That kept me happy with my torn seats and broken radio for a while...until I started working with a marketing agency. And we started visiting clients in their offices. I would get there early and watch my co-workers pull up. BMW. BMW. BMW. BMW. And then me, in my scratched up Scion with a wire hanging out from under the bumper like a rat's tail. Did I picture it or were my new co-workers wincing when they saw me get out of my car? Were they suddenly questioning if I was the successful, competent marketer I had sold myself as? Were our clients peering out their office windows at the sound of my squeaky brakes in their parking lot?
I told myself I didn't care, but who was I kidding? I started to park blocks away and pretend I couldn't find an empty spot in the lot. Even my Target blazer and Old Navy skirt were starting to look a little shabby next to so much Vera Wang and J Crew. Did I need a new wardrobe? Finally, I went to Andrew and told him that I thought my car was holding me back in my career. Hearing myself say that out loud was the wake-up call I needed. Wasn't that the same rationale I heard from so many of my friends who were driving new cars they couldn't afford? That I heard over and over from people who wanted to become financially independent but didn't want to give up their expensive cars? That they needed it for work. That they needed a new car because they wanted their kid to be safe. That they needed four-wheel drive.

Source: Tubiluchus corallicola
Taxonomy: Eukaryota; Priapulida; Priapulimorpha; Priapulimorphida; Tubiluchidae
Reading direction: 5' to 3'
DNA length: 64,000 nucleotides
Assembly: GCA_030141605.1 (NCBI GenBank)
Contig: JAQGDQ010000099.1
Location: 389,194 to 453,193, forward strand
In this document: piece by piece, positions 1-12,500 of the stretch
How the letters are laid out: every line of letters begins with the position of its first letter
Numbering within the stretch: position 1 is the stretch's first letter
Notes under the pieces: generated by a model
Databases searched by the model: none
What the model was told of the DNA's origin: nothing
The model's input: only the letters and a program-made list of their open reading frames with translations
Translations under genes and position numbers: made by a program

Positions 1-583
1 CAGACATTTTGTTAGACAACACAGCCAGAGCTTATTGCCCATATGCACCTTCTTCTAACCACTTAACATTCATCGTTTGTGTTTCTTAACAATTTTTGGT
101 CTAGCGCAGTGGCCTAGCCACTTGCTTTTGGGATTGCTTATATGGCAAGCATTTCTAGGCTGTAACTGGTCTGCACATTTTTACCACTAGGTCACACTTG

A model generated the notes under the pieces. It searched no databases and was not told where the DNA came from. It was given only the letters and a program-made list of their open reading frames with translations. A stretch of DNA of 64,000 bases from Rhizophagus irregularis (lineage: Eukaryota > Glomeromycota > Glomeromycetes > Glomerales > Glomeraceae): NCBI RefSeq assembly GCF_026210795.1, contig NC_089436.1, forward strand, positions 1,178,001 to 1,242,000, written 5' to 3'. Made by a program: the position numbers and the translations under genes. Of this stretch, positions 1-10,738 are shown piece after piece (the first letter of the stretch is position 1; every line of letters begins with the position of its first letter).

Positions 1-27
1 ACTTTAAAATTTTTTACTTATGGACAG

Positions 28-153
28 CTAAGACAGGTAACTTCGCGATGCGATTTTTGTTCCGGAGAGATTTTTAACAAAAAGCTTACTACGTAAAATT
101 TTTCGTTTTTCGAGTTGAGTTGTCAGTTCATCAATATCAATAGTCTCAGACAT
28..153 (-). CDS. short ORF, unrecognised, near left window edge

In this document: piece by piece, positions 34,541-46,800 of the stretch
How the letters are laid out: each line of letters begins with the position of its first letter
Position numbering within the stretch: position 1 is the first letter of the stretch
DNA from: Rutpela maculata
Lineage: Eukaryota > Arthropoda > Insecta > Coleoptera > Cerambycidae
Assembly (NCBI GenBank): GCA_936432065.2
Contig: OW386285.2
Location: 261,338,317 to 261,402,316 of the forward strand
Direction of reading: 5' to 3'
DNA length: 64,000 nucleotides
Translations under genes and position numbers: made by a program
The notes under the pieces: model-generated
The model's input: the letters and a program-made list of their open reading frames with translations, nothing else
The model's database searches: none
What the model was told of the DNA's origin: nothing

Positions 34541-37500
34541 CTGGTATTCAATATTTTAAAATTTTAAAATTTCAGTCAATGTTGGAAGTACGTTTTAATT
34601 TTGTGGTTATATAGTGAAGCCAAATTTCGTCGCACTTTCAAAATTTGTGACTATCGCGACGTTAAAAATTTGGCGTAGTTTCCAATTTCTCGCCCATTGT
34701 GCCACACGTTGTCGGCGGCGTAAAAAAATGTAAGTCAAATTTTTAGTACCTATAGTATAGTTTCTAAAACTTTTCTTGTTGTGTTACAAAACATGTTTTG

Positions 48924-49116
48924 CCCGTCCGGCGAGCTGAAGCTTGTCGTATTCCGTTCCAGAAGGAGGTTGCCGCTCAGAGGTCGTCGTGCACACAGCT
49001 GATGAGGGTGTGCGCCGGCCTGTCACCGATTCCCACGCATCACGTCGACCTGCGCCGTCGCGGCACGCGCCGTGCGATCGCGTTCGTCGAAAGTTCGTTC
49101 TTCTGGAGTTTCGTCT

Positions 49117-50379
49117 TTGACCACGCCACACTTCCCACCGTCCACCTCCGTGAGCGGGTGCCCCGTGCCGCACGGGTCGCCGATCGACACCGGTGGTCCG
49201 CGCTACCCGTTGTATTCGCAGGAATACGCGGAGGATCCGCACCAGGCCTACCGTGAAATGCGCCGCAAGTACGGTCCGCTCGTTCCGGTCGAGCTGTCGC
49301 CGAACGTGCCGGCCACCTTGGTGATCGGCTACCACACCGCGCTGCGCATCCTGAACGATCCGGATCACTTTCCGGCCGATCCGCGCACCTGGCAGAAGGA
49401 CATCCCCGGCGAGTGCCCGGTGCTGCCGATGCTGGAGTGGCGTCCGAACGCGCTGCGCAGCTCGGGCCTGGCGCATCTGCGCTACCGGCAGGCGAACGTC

Maybe I wasn't so different from all those people I had been looking down on.
This is why I don't judge you for missing your car, I told her. And it's why I don't blame myself for wanting a new one. Because at the end of the day, aren't we all just little kids on the playground? Wanting to make new friends. Wanting to have the cool shoes that the other kids are impressed by. Wanting our parents to approve of us. Wanting the gold star, A+, you did good, kid.
So if you find the car that cures insecurity and guarantees the approval of others, let me know. I'll buy two. Until then, I'm sticking with the toaster oven.